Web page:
The Chrysler Corporation supplied high-performance pursuit vehicles to federal, state, and
Of all the automobiles produced during the musclecar era, the Chrysler Corporation designed and manufactured some of the most recognizable and over-the-top cars of the big three. But aside from the brightly colored Challengers, ‘Cudas, Road Runners, and Superbees, there were thousands of Mopars that sported the same or better performance parts, disguised as nondescript four-door sedans often colored in black and white. In addition to the cars Chrysler made for the public, government and police department contracts made up a good portion of Chrysler and its dealers’ business during the sixties and seventies, and the company is still at it today supplying new Hemi Charger police cars like the one owned by Associate Editor Scott Ross.
John from Texas, had worked for the Department of Public Safety (DPS) for some nine years when 2008 rolled around, but had been looking for a classic Texas Highway Patrol Mopar squad car for more than twenty years. Attending the 2008 Pate Swap Meet at the Texas Motor Speedway, he spotted this ’72 Dodge Polara sitting on a trailer for sale and quickly checked it over. Seeing the car’s original black and white paint under a badly faded repaint, John knew this could be an original police car and he looked for specific items, finding the original inventory tag and unit number in the driver side door jamb. Knowing this Polara was just what he had been looking for, John struck a deal and the police car was his.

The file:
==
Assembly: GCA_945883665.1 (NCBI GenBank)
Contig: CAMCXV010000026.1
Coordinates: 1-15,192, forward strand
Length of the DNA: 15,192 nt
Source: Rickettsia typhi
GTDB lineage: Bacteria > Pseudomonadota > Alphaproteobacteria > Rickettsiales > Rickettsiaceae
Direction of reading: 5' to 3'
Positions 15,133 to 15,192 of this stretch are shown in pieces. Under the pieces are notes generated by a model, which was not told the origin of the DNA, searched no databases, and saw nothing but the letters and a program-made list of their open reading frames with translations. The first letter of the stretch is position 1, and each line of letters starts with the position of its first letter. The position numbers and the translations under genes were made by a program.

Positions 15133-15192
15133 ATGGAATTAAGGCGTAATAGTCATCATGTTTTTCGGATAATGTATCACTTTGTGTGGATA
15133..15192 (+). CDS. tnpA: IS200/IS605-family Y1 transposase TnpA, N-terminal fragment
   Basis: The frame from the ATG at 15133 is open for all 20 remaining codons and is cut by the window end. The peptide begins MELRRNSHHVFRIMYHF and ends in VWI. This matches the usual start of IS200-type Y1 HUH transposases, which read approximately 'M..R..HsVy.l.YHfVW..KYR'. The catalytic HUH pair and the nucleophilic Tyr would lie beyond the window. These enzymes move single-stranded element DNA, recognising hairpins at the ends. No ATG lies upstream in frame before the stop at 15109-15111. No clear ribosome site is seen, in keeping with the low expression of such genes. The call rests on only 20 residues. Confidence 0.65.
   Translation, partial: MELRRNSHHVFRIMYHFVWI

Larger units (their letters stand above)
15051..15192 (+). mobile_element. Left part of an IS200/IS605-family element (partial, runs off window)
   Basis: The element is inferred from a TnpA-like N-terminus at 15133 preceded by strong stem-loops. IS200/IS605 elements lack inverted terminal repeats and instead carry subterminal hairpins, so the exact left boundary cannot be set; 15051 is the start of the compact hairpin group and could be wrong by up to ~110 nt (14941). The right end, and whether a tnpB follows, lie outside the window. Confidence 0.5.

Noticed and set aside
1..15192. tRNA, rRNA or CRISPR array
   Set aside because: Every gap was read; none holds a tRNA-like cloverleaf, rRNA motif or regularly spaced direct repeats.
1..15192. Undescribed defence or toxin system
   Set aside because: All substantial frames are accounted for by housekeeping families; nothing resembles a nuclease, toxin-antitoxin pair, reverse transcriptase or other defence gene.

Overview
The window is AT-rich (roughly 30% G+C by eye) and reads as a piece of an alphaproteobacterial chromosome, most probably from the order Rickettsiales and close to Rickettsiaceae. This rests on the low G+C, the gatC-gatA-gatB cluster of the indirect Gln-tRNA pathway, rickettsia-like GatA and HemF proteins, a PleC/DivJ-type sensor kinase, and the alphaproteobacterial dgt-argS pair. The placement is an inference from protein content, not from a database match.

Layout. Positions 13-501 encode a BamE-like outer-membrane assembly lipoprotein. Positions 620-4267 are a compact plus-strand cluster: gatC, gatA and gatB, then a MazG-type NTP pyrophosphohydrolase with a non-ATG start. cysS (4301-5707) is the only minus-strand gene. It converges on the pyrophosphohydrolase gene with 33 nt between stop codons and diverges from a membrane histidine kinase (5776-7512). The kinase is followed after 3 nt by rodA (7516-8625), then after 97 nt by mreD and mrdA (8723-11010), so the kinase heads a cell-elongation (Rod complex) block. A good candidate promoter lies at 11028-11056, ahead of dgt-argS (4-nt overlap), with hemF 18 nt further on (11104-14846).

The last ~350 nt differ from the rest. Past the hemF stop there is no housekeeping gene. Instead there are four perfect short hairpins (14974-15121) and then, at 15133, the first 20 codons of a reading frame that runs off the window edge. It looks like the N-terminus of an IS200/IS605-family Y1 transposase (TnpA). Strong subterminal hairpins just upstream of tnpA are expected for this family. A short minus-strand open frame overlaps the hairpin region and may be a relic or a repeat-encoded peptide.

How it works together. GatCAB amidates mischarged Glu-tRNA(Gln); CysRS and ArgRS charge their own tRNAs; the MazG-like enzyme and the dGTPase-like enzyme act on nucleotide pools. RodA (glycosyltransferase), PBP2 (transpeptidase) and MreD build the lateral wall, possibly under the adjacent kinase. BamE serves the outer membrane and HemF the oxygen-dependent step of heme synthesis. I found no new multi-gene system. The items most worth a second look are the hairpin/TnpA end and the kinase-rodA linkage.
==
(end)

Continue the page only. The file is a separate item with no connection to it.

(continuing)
During his research John found a cool old photo of a Texas DPS squad car, which is either
With the car back at his shop, John began looking the car over and found not only three build sheets, but also all of the glove box paperwork documenting the car’s lineage. This ’72 Polara was part of a 76-car order placed by the Texas DPS that year, and was delivered through the Dependable Motors Dodge dealership in Austin, Texas. Equipped with a 400 engine, 727 transmission, and 8 ¾ differential, the Polara is in great overall shape, and an expired inspection decal on the windshield indicates that the car has been sitting since 1978, three years after it was retired in 1975.
Chrysler police and fleet vehicles were not just ordinary production cars with a big engine. Most of these cars were equipped with heavy duty suspension components and sway bars, maximum performance cooling systems, and auxiliary coolers for the transmission and even the power steering. The speedometers generally read higher (140 or 150 mph depending on the model) and were certified so they could be used to pace speeders. Once decommissioned, cars like this were generally auctioned off and were often repainted by inmates prior to being transferred to civilian duty.
John plans a complete restoration for this Polara, and will return it to in-service condition with the appropriate black and white paint job and police equipment. Once complete, his plans are to use the car to attend official Texas Department of Safety events, police memorial events, as well as car shows and restored vehicle events. So if you’re in Texas and see a black and white ’72 police car behind you don’t worry, it’s just John out enjoying his Hidden Treasure. mm
Mopar police cars are definitely some of the best performing vehicles built by Chrysler. B
John found his ’72 Polara police car at a swap meet held at the Texas Motor Speedway. Orig
In Texas, inmates would repaint retired squad cars before they were auctioned to the publi